Undeniably rousing, but deeply irresponsible, Argo fans the flames surrounding historical events likely to still remain raw in the memory of many viewers.
    • 77 Metascore
    • 75 Andrew Schenker
    The mixture of different techniques and varied views results in a rich, multi-faceted look at one of America's most misguided policy initiatives.
    • 66 Metascore
    • 50 Andrew Schenker
    Jason Moore's film is more or less successful in inverse proportion to the degree that it plays its material by the book.
    • 53 Metascore
    • 50 Andrew Schenker
    Fitfully engaging, but the documentary turns into a touchy-feely isn't-it-wonderful-we're-all-saved love fest as soon as the universalists begin to dominate the interview segments.
    • 69 Metascore
    • 75 Andrew Schenker
    There's no coddling the audience in Vibeke Løkkeberg's verité heave of disgust as the full consequences on the Palestinian people of Operation Cast Lead are made sickeningly clear.
    • 62 Metascore
    • 75 Andrew Schenker
    Thanks to Melanie Lynskey's performance, the movie feels like a believably worked-out, sympathetically presented study in thirtysomething uncertainty.
    • 57 Metascore
    • 75 Andrew Schenker
    Tsui Hark's film is the veteran director's chance to let his imagination run riot in the context of a high-budget, 3D IMAX production.
    • 55 Metascore
    • 38 Andrew Schenker
    While the heart of the movie is the at-times strained relationship between the two leads, it all unfolds rather by the numbers, dictated more by the expected arc of such things than the demands of the characters.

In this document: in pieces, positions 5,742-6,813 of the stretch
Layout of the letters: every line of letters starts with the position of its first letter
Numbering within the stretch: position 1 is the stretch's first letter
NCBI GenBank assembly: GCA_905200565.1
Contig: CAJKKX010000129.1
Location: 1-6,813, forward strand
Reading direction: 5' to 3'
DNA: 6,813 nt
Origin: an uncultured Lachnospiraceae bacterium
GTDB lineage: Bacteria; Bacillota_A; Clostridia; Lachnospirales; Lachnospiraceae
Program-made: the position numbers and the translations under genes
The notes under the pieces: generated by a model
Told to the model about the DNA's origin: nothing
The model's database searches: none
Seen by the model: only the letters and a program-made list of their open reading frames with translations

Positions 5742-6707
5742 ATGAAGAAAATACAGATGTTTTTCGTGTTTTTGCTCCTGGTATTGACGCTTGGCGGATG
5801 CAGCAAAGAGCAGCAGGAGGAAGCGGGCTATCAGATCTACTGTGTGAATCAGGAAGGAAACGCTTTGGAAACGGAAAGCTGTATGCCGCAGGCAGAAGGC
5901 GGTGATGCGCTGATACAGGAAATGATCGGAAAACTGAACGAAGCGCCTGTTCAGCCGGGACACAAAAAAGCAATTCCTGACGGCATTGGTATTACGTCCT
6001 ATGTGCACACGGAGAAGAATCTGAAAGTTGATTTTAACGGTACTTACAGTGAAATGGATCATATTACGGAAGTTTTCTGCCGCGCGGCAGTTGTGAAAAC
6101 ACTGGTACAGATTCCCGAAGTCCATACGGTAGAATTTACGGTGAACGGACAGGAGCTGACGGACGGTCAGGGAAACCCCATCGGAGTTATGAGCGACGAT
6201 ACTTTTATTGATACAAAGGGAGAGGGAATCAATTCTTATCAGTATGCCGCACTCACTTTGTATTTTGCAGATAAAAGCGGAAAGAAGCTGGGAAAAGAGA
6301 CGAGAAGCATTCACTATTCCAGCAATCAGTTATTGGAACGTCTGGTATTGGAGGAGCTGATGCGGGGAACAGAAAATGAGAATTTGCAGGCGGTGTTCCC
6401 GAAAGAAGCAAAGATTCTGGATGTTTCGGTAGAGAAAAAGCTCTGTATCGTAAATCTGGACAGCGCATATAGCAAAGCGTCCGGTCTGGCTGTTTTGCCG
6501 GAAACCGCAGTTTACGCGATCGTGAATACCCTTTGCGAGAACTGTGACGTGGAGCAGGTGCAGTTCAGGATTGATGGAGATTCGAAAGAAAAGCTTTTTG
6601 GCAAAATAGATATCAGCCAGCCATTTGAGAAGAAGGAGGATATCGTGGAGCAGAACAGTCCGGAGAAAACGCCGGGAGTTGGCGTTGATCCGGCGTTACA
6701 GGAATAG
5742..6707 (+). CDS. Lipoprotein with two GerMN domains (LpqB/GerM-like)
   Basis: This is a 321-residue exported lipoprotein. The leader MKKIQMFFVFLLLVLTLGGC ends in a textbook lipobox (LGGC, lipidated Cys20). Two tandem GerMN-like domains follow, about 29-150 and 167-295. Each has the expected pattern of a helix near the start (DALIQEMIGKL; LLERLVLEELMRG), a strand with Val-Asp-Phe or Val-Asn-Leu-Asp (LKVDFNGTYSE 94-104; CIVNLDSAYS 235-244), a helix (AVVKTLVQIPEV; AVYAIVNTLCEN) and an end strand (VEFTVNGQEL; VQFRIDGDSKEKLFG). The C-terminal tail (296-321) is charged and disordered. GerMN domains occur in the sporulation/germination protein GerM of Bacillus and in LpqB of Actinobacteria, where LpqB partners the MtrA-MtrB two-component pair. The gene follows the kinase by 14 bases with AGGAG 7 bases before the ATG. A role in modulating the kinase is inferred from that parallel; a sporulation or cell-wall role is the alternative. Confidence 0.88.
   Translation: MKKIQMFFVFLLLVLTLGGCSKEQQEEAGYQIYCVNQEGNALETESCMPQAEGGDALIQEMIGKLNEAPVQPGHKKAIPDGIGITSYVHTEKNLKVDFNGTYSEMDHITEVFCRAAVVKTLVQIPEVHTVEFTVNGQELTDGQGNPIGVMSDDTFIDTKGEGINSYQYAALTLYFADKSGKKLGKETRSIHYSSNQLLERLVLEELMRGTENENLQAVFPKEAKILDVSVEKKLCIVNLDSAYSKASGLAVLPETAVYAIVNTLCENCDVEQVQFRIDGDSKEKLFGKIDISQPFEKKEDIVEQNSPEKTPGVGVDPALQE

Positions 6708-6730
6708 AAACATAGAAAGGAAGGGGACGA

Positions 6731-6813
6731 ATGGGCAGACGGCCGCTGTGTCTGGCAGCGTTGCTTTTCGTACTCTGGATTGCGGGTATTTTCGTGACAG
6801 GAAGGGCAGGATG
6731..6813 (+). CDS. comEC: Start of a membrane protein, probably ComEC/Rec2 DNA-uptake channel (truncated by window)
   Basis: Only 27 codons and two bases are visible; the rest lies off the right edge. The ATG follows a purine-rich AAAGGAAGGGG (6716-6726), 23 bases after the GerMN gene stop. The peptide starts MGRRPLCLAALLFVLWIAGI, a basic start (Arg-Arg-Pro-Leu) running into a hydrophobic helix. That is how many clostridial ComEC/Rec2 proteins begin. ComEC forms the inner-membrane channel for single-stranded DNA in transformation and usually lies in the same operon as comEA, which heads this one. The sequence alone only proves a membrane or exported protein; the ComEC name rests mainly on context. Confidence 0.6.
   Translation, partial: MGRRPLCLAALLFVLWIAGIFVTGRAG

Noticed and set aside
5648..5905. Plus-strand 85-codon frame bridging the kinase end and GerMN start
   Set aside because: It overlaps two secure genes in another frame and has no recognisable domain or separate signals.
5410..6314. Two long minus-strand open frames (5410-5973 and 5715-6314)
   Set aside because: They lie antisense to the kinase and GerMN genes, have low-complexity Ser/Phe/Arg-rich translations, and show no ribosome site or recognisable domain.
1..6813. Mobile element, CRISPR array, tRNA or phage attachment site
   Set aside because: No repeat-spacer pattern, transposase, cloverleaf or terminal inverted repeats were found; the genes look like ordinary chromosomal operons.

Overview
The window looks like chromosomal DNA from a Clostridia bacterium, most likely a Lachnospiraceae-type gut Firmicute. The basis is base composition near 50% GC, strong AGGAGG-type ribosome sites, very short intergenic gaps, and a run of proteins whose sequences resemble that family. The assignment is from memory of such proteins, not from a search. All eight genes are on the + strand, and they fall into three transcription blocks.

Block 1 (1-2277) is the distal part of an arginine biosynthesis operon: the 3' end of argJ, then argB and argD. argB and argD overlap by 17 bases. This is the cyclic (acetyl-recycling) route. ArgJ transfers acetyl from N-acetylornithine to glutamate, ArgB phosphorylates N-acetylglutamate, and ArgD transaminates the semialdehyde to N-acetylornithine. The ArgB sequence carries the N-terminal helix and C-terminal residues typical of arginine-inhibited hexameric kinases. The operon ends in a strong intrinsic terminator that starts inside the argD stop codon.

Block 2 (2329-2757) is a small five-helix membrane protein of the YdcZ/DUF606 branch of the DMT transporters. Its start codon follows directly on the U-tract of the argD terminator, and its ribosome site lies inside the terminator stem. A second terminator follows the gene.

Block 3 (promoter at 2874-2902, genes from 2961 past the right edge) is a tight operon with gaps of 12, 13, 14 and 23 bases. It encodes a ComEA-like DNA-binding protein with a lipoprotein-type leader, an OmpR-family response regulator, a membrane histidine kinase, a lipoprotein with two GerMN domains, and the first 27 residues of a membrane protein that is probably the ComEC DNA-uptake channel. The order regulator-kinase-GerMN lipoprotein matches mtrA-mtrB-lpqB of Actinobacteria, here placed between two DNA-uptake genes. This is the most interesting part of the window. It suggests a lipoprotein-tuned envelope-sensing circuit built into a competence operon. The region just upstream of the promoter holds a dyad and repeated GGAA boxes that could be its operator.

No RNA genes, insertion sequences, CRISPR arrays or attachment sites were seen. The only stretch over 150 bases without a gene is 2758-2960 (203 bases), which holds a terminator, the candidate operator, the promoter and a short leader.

• 66 Metascore
    • 75 Andrew Schenker
    Proves how invigorating genre filmmaking can be in the hands of a savvy, perpetually inventive director.
    • 36 Metascore
    • 38 Andrew Schenker
    Shifting between wacky situation comedy and somber familial drama, Why Stop Now? isn't invested enough in either mode to convincingly pull off its genre-hopping ambitions.
    • 68 Metascore
    • 12 Andrew Schenker
    It seems as if Craig Zobel wants to implicate the audience in these proceedings, but he doesn't have a very clear idea how to go about it.
    • tbd Metascore
    • 75 Andrew Schenker
    Everado González isn't above capturing some striking landscape shots, seemingly for the shear desolate prettiness of it, but they always double as a reminder of the very real plight facing the subjects.
    • 54 Metascore
    • 50 Andrew Schenker
    A half-hearted morality tale about taking responsibility for your actions as a sign of impending maturity.
    • 62 Metascore
    • 63 Andrew Schenker
    Dreams of a Life succeeds in making its point about the unkowability of the people in our lives, but there isn't quite enough substance here to fully sustain the film.
    • 30 Metascore
    • 25 Andrew Schenker
    A safe, laugh-free exercise that gets to have its fun, such as it is, because it's all in the service of the most conservative notions of domestic normality.
    • 36 Metascore
    • 38 Andrew Schenker
    What's perhaps most off-putting about the movie isn't its increasingly stale humor, but the way it ultimately validates its characters' worst impulses.